BTW a common practice for GAS generator-equipped boats in the islands is to place a measured amount of gas in the tank (not much; note Gord's consumption figures...) for the length of charge the battery bank needs, start up the genny and then hop in the dink and leave to go swimming, spear fishing, etc. The genny does it's work, shuts itself down via fuel starvation, and the crew returns later to a peaceful boat with charged batteries. Not a bad way to go...unless you're anchored next to neighbors.

Jack
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Old 25-09-2005, 17:47   #5
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Gas Generator

I will sailing a deep keeled Tartan 37. You are right, the trip is somewhere between a delivery and a cruise--a loose sked tour with a definite destination. I have a couple of long hops, but mostly this is a series of short hops strung together with some time in various ports. If I was going world cruising, I would outifit for that with a KISS generator and a lot of solar (I have one 64 watt panel now) to back up the high output alternator and multi step regulator I now have. The shore charger is a 40 Amp TruCharge multi step. I have to carry gas for the dinghy anyway and these things do not take as much room and weight as other alternatives.

Feedback on my logic is requested and appreciated. I have done a lot of short deliveries, but nothing this long.
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Old 25-09-2005, 19:51   #6
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Ray,

The Honda EU2000i should work real good for you. The 40 amp smart charger is plenty enough. All you'll need is a short extension cord and a pig-tail to hook into your AC shorepower line.
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Old 26-09-2005, 05:30   #7
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How about using the smaller Yamaha 1000Eis? I really want to keep the size down.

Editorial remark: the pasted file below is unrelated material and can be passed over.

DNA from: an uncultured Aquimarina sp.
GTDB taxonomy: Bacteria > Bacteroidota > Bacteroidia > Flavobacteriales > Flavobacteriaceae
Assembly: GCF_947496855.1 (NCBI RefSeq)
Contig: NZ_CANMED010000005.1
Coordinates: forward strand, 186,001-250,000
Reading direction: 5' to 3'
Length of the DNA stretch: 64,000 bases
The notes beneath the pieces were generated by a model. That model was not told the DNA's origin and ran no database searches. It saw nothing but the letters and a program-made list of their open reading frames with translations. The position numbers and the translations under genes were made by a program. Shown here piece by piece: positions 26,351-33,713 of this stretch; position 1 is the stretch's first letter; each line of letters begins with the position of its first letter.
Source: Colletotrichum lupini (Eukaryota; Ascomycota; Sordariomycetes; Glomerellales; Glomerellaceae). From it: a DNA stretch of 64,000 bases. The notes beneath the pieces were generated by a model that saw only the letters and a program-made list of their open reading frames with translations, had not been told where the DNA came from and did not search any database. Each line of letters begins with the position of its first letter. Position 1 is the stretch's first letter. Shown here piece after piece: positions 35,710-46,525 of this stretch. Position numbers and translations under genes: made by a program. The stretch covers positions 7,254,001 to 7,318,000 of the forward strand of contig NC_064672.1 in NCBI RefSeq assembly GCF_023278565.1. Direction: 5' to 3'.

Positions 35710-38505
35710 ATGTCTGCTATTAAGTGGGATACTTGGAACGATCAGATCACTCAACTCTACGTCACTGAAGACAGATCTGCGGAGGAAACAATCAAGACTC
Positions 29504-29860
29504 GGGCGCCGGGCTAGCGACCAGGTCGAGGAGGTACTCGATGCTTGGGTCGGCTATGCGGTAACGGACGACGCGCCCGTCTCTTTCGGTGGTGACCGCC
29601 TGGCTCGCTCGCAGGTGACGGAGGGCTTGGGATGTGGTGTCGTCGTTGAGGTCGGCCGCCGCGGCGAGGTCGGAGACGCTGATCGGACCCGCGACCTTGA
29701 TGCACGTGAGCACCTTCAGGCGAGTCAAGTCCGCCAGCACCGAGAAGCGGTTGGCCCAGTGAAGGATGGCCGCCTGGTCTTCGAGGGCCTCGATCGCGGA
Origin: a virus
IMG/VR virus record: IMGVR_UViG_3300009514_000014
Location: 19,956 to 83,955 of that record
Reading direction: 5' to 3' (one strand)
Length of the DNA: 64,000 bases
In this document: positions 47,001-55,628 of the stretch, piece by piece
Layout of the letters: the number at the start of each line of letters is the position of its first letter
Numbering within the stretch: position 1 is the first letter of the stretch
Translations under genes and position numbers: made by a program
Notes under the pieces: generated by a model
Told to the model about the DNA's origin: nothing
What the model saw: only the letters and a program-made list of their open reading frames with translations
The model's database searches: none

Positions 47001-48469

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Old 26-09-2005, 05:43   #8
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Ray, I hope you've worked out the details of this gas generator plan...but for the T37 I'm left wondering how this will work for you when you need it most. (Nice boat by the way; did you read Sharon Ragle's book on doing a Circle in TIGGER, their T37C with the board glassed up!?) While coastal hopping and presuming the generator will be able to feed the TruCharger at the bulk rate, no problem. But when doing the longer hops (of which there are a number on your route, not just a few), at-sea electrical consumption will likely be heavier than when on the hook and I don't picture you being able to benefit by that genny. (I assume this since you don't mention carrying a wind vane).

Good luck on the passage. If you haven't, you might consider carrying a copy of John Rains guide for that run; it's titled something like Miami to California via the Panama Canal, and covers all the ports along the way, relevant weather systems, etc. I would also encourage you to carry the SSCA's latest CD of the last 8 years of their Bulletins - easily searched using Adobe Acrobat, its the best single source I know of more recent info on the ports, anchorages et al. of that route. www.ssca.org, Store, Pubs, CD (Sorry for the unsolicited advice, perhaps unneeded in your case...)

Jack